Inside Advanced Art Studio: A Closer Look at Bay View’s Art Track
Lia Gallagher


      Most students know that Bay View’s art department is prolific and ever-changing and that much can be seen from the beautiful student art that lines the middle and high school art department hallways. We don’t, however, always know the students behind the work. I spoke with senior and Advanced Art Studio student Jadzia Jean to get the inside scoop on what it’s like to commit to the art track at Bay View. Jadzia is a recent recipient of a Silver Key for a painted self-portrait from the Scholastic Art Awards, a regional art competition that provides awards in the form of bronze, silver, and gold “keys.” 

Here is her perspective on Bay View’s art classes:


How have past art projects/classes impacted your high school experience?

  • Art classes are one of the main times in our high school career where we have specific time set aside purely for being creative. I love that we are given specific assignments, but they serve mainly as inspiration rather than a strict mold we need our creations to fit into. The classes we take help us grow as people by providing us with a vessel to express ourselves and gain more balance in our time in high school. 


What is your personal experience of taking Advanced Art Studio as a senior? (Is it easy to put together a portfolio, and are the class’s projects helpful in expanding your art knowledge and experience, etc.)

  • Taking Advanced Art Studio as a senior is somewhat difficult when making a portfolio. You need to set aside the time to really figure it out on your own, and since you missed a year of art classes, it is harder to find many pieces that you are really happy with. However, the teacher — in my case, Ms. Andreozzi — is super understanding and helps take all the pictures for you, and answers any questions you may have. I was admittedly frustrated to have to use some pieces from freshman year when my art skills were very different from the standard I have developed after more years of art classes. But if you do a lot of art in your spare time which is portfolio-worthy to you, then it is a lot easier. Plus, most colleges only require 5-15 pieces of art, so it is not too difficult to find that amount even without all four years of art behind you. Besides balancing making a portfolio with in-class assignments, taking this class as a senior feels pretty normal and is just as rewarding as taking any other art course offered here.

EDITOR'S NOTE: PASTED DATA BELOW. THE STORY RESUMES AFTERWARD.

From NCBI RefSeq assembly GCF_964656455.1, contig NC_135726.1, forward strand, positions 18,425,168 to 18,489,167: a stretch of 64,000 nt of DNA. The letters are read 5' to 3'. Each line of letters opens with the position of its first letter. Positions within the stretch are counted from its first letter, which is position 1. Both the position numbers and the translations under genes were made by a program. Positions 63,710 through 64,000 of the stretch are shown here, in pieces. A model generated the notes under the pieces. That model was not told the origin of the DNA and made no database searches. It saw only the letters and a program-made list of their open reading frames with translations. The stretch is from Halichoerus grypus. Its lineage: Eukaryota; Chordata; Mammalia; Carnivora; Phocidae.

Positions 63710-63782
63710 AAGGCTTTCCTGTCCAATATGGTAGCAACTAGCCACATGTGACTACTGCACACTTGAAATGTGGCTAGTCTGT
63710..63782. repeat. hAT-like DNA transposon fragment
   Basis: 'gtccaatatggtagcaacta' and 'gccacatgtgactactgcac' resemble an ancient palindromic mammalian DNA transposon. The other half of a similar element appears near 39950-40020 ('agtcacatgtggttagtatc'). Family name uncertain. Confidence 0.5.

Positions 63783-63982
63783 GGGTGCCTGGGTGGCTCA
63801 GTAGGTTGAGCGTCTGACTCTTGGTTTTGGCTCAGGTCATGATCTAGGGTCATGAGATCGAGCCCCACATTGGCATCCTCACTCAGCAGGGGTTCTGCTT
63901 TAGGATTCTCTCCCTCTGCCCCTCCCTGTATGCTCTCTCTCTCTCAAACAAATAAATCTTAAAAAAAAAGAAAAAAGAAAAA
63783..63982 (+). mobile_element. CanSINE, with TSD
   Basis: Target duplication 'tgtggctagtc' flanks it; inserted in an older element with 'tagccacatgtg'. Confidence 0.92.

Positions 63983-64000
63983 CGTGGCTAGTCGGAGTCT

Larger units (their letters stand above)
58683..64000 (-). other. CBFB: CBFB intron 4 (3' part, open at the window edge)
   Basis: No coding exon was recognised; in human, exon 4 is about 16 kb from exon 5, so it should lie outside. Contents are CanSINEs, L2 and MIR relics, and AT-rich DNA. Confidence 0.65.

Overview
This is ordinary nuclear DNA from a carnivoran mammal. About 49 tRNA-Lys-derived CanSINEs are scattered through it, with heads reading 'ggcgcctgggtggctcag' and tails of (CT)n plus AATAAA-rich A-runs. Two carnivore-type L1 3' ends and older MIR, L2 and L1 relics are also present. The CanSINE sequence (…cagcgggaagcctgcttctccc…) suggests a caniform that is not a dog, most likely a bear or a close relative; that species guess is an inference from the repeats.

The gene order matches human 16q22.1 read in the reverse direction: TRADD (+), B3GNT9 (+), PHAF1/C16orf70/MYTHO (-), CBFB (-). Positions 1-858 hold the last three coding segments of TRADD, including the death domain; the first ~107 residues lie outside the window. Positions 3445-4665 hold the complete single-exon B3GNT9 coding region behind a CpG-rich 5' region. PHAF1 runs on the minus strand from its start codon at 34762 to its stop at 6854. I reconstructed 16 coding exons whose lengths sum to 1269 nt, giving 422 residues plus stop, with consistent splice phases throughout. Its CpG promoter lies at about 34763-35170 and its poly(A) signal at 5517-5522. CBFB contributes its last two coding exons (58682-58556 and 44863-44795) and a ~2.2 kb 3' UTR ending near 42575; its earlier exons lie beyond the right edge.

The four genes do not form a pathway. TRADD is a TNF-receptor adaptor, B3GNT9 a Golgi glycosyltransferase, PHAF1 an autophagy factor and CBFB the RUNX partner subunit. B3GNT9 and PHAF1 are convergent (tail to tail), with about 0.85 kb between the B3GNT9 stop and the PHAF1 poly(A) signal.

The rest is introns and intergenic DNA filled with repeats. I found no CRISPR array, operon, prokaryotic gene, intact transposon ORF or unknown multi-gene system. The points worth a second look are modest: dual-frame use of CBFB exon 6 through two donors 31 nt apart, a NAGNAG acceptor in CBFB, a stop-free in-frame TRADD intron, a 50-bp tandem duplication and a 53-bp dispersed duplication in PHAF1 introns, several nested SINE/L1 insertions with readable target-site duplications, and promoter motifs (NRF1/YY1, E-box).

How is your current project going so far?

  • We are currently creating sculptures based on the human form in class. Sculptures are more complicated than 2D art for me, personally, but I think it is always fun to explore new styles, especially with the assignment there to motivate me to keep pushing past the challenges. I would say that my project is going well, and despite earlier challenges, our art teacher has helped me customize my piece to the point that I am comfortable with and still within the requirements of the assignment. I will admit that working with cardboard can require lots of patience, but I am excited to be covering it in class to learn to approach these types of challenges properly and consistently.


Read the Blue And Gold Art Section for more insight into Bay View’s art and performance departments. Special thanks and congratulations to Jadzia! See her art at the annual end-of-year Art Show (or hanging in the halls!).


Artwork by Jadzia Jean (‘22) illustrating a vivid portrait of her sister.